Road Racing Tire Setup Part 1: Compound Selection & Sizing
by Steve Rockwood
Tires. Every road racer has them on his or her mind. If things are going well, tires are the car’s only interface with the track, making tire choice the single most important decision a road racer can make. Unsurprisingly, their price reflects their importance: over a season, short of wrecks and major mechanical overhauls, more money is spent on tires than on any other item for the car. Better make it count.
It’s a tough decision, one compounded by what car you’re driving, what class it’s in, what your budget is, where you race, who you race, what type of racing you do, and how much you tend to hoon it up on the track. For the manufacturer, tires are an exercise in design compromise. Rubber can be optimized for wear, grip, temperature and weather conditions. Unfortunately, they can’t be engineered to be good at everything, and this is doubly true for the DOT R-compound tires most of us club racers and weekend warriors run.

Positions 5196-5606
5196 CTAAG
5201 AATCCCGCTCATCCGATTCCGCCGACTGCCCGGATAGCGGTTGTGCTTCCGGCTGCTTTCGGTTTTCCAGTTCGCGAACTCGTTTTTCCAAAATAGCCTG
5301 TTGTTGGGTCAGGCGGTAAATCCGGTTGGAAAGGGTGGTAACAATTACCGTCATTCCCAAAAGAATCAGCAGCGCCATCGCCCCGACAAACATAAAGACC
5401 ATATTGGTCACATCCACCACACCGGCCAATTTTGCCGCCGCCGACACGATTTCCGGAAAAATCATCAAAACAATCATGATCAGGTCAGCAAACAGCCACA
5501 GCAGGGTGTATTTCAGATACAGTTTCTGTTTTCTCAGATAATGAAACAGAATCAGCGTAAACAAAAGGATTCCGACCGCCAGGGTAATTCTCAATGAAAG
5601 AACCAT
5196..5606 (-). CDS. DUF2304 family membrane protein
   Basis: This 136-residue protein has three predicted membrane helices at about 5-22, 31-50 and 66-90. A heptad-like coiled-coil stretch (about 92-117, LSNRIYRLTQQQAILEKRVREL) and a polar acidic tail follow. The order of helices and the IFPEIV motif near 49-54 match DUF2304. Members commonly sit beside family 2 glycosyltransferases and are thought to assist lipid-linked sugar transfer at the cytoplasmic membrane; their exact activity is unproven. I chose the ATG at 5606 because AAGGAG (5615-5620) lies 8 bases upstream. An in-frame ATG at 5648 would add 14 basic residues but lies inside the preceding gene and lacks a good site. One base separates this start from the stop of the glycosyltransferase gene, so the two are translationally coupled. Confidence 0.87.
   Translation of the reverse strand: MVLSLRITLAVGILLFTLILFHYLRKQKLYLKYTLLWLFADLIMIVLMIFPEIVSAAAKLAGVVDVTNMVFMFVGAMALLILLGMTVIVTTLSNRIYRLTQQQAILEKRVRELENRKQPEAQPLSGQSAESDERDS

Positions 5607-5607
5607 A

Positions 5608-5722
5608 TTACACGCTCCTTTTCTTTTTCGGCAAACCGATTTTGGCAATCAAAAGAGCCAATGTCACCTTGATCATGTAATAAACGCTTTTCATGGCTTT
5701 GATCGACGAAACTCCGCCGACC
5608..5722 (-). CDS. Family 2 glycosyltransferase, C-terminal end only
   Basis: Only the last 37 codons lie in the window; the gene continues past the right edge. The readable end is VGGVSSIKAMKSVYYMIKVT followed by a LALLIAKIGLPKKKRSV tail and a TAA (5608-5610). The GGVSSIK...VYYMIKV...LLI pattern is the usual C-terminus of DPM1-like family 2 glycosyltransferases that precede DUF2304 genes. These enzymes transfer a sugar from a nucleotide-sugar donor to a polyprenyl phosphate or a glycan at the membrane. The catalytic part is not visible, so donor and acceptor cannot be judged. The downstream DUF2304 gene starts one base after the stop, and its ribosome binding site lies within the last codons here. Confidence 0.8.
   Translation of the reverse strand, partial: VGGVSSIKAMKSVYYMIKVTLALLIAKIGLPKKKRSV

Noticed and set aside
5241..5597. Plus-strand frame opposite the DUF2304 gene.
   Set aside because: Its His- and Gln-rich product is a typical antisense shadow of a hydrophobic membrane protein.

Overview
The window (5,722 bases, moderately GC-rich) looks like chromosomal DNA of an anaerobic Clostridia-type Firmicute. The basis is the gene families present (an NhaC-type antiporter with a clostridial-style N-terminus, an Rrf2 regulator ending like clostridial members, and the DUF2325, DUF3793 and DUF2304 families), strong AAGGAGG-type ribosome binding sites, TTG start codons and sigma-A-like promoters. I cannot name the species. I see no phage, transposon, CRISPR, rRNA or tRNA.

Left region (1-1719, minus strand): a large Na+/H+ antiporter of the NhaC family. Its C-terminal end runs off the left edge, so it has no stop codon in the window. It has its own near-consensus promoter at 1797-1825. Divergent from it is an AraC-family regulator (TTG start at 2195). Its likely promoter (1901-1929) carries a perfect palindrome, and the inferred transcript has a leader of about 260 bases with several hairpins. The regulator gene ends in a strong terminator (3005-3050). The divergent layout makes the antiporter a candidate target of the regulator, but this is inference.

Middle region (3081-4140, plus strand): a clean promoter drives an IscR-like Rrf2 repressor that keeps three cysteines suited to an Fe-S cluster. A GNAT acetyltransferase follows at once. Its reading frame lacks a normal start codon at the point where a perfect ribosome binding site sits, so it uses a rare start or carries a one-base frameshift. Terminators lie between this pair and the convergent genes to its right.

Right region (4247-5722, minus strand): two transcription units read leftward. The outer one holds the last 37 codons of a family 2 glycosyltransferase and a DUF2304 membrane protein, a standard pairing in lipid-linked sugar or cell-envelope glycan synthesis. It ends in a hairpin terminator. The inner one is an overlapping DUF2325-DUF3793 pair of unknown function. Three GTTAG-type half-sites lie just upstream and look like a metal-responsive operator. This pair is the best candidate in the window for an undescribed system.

The first, and most obvious, compromise in tire design is in grip versus longevity. Want to see how quickly you can make money evaporate? Go throw the stickiest tire you can buy on your car and run an endurance race. Extra points if, like me, you tend to be a little rough on the equipment:
What you run for tires depends on what type of racing you’re going to subject the poor bastards to. An endurance racer is going to want to run something grippy, but also long-wearing and forgiving like the R888 or RA-1.